Masters of Sex: “Catherine” Season 1 Episode 5 Review

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This show has officially created some of the most alluringly intricate characters on on TV right now.  So, where are they going?

Masters of Sex did a lot of unveiling this week in a rather bleak, but emotionally potent episode.  Virginia reveals more of herself and her struggles as a single mother.  Libby, who’s grown exponentially since the pilot, reveals her fears about her marriage.  Most importantly, however, Masters reveals more about his insecurities than ever before, showing a rather large crack in his hardened façade.

I liked all of these scenes, as you can learn a lot about certain characters when they’re at their most vulnerable.  The show has done a spectacular job of building up these complex beings involved in a complex situation.  Layers have been added and stripped away, and it’s all been fascinating.  Yet, we’re nearing the halfway point of the season so I have to wonder: what’s next?  Now that we have these great characters, what is their ultimate goal?  Masters of Sex has established itself as a far quieter show than, say, Homeland or American Horror Story, but I still would like to have some idea of what these people are working towards.

Each week we see Masters and Virginia working on “the study,” but their endgame is unclear.  This week there was a lot of talk about romantic chemistry, and whether a spark between couples subjects was necessary in order to get accurate results.  This is intriguing, but I don’t know what sort of outcome they hope to produce.  Seeing as how this show is based on a true story, it’s not as though the writers can make things ups as they please.  Still, it would be nice to hear something other than “look at how all our subjects fit this pattern!”

The same can be said for Masters’ and Virginia’s personal lives.  Masters, in particular, faces some harsh realities when he discovers Libby has miscarried.  This brings up a lot of riveting tension with his wife and with his mother.  Michael Sheen and Caitlin Fitzgerald, who plays Libby, are both outstanding this week as they deal with their grief in different ways.  The closing scene of Masters finally breaking down in front of Virginia–yet asking her to close her eyes while he cried–spoke volumes.  This plotline effectively tugged at the heartstrings, but it seems like such a major change of pace.  Masters’ entire home life, and his relationship with his wife for that matter, revolved around this baby.  Now that he’s decided they shouldn’t try for another, what exactly are they going to do?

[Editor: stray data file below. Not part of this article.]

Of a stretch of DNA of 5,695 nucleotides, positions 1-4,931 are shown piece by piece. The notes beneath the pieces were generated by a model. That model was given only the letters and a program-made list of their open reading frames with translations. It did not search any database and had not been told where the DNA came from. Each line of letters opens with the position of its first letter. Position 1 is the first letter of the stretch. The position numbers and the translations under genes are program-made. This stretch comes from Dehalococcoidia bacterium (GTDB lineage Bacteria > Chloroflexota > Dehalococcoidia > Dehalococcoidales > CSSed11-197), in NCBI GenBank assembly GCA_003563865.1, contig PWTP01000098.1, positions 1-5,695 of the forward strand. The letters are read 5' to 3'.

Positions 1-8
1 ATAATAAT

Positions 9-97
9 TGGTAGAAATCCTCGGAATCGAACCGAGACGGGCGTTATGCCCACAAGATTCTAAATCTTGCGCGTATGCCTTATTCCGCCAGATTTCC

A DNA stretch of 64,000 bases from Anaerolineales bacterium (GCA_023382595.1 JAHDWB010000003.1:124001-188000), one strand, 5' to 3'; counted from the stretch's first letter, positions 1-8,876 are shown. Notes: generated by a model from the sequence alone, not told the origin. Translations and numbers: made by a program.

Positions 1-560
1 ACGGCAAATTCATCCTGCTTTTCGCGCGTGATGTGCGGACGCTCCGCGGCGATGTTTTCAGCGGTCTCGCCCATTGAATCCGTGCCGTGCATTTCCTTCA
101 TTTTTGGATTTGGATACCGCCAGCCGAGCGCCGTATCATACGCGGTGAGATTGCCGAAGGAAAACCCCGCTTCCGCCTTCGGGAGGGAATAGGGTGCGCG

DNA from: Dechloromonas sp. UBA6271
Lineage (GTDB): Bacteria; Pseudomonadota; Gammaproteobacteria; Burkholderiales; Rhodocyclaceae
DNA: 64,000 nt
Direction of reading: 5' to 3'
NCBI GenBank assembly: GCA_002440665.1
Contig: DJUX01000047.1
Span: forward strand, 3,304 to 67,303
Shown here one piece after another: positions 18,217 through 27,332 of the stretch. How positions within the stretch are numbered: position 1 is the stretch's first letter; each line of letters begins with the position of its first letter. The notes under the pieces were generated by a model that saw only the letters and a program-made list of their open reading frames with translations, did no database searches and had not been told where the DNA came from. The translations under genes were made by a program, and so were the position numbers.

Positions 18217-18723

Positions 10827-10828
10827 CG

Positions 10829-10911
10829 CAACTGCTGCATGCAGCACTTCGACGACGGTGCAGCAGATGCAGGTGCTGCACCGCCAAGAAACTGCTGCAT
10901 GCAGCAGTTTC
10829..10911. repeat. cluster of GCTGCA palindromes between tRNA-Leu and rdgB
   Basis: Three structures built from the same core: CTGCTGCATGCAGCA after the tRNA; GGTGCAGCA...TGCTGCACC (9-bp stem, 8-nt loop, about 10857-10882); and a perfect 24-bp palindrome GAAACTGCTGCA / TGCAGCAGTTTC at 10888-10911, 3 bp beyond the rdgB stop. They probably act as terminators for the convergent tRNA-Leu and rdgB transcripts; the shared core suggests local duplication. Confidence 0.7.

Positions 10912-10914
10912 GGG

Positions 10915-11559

Virginia’s direction is equally as foggy.  This week, she struggled once again to balance her work and her children after her son tells her he would rather live with his father.  It’s a tough thing for her to hear, and Ethan Haas offers an unlikely shoulder to cry on. Ethan seems to be finally accepting their relationship as friends, which is good considering he’s now reluctantly dating Provost Scully’s daughter.  A lot of emphasis is put on Virginia’s various relationships with the men in her life, which contradicts the emphasis put on just how modern of a woman she is.  Back in episode 3, Virginia admires a new female OBGYN from a distance.  I’m more interested in this aspect of her character, although I will say her growing relationship with Masters is one of the show’s key components. Perhaps there is a way to highlight them both at the same time.

Also, on an unrelated note, why have the awesome Allison Janey guest star as Provost Scully’s wife if she’s only going to be onscreen for a few minutes?  I hope we get to see more of her soon.

If I made it sound as though this week’s episode was bad, I apologize.  It was really very good.  My point here is not to criticize the quality of the show, but more to ponder over what’s to come.  Masters of Sex isn’t a steamy soap opera or a twisty thriller, so I don’t think it needs to be so mysterious.  I’m all for plot points being organically revealed over time, I just wish these characters had a greater sense of purpose.  They’ve been established so well, I think it’s time to let them loose.  Grade: B+


By Mike Papirmeister

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